Originally posted by atticus View Post
                  That is surely not a reason not to contact your insurer.

                  You may also wish to review the seller's answers to your pre contract enquiries and what the seller said on the property information form, particularly if you think that this was a pre-existing problem.
                  The seller stated that there was no issue, as far as he was aware. I contacted our former conveyancing solicitor, but he gave me very short shrift, stating that itís far too late for me to be raising issues. (Unfortunately, thereís also an issue with Japanese knotweed that was concealed from us and that will make the property harder to sell).

                  Itís a little bit complicated, as the vendor was in a nursing home and her son answered some of my follow-up questions. I assume that the sale proceeds went to him, as the vendorís solicitors referred to him as their client; so, even if we do have a claim, it might be tricky to recover any compensation. I donít even know if the vendor is still alive.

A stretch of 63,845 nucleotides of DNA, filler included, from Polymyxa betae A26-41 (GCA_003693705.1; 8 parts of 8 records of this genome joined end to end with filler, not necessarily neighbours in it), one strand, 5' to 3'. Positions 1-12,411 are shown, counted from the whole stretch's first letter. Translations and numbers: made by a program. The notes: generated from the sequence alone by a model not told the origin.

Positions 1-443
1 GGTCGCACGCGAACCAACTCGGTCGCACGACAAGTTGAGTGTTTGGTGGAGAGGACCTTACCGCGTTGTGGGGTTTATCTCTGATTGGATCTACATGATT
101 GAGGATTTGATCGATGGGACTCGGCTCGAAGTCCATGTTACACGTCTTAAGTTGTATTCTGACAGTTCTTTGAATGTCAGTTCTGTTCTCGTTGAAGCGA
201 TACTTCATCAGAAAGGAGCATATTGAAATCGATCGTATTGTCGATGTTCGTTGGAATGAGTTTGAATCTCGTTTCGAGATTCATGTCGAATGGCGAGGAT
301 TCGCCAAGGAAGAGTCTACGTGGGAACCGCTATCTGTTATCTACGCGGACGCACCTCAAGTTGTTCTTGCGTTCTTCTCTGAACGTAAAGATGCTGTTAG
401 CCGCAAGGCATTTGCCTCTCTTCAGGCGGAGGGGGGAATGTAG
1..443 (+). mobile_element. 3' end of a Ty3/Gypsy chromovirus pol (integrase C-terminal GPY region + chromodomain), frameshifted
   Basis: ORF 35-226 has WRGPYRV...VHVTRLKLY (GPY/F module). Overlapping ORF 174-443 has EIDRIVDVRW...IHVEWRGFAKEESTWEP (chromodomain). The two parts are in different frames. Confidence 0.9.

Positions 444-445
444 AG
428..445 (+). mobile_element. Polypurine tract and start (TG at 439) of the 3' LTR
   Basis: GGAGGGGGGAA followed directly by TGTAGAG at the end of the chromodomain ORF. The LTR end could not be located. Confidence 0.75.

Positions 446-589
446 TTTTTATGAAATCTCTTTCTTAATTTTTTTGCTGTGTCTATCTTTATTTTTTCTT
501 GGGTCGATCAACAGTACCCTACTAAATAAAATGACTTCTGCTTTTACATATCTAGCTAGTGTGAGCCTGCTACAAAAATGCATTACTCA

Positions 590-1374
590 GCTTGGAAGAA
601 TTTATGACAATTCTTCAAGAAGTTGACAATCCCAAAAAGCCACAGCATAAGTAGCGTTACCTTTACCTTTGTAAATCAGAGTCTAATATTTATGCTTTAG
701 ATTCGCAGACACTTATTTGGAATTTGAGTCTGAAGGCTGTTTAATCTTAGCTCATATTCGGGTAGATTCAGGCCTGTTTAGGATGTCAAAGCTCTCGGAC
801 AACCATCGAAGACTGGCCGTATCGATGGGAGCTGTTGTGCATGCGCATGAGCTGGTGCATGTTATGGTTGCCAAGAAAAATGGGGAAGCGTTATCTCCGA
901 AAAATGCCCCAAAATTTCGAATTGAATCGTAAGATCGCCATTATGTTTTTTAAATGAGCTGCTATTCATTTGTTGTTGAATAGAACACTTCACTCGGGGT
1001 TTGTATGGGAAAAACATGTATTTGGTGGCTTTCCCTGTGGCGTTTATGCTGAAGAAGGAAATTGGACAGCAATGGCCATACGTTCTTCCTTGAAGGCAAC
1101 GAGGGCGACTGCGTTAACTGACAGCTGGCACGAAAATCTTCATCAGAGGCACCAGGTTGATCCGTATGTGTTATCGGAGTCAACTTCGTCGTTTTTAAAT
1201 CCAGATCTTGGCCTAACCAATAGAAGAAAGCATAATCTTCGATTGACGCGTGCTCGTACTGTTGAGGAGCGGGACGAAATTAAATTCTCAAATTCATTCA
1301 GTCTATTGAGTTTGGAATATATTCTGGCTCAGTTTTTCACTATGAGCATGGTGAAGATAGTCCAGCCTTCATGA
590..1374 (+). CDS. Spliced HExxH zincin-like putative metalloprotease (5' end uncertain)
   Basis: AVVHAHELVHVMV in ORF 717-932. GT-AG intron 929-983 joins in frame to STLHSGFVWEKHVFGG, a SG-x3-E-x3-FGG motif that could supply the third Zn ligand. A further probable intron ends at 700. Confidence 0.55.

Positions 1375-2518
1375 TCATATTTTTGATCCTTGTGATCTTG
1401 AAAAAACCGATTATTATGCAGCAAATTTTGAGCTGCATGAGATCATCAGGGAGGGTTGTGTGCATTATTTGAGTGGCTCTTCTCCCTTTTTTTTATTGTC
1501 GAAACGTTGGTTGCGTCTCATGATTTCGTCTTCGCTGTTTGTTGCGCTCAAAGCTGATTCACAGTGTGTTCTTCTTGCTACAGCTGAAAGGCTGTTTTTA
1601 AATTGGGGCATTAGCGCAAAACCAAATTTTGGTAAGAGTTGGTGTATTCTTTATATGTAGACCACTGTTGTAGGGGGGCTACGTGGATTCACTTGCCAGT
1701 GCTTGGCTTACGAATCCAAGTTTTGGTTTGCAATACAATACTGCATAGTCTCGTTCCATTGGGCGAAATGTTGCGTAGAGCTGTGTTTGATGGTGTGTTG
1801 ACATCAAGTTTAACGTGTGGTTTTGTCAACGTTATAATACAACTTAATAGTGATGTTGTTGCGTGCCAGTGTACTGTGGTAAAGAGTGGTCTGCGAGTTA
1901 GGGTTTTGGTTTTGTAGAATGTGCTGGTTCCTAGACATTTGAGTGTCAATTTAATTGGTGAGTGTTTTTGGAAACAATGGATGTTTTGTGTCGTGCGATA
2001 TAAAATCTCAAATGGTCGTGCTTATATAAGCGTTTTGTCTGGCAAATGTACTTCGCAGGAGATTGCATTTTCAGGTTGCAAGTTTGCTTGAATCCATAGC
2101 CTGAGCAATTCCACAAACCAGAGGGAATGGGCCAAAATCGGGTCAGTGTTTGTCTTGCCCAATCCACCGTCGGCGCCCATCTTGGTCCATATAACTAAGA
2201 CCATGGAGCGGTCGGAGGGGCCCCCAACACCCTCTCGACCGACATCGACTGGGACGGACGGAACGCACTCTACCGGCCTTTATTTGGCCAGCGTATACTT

Unless we can prove damage to the foundations of the property, even if the issue is not pre-existing, would the insurer actually do anything?

                  Comment


                  • #10
                    Ask your insurer!

                    And I am not impressed with your conveyancer.
                    Lawyer (solicitor) - retired from practice, now in academia. I do not advise by private message.

                    Litigants in Person should download and read this: https://www.judiciary.uk/wp-content/..._in_Person.pdf

                    Comment


                    • #11
                      Originally posted by atticus View Post
                      Ask your insurer!

                      And I am not impressed with your conveyancer.
                      Nor am I. His response was so rude that I really couldnít believe it.

                      Comment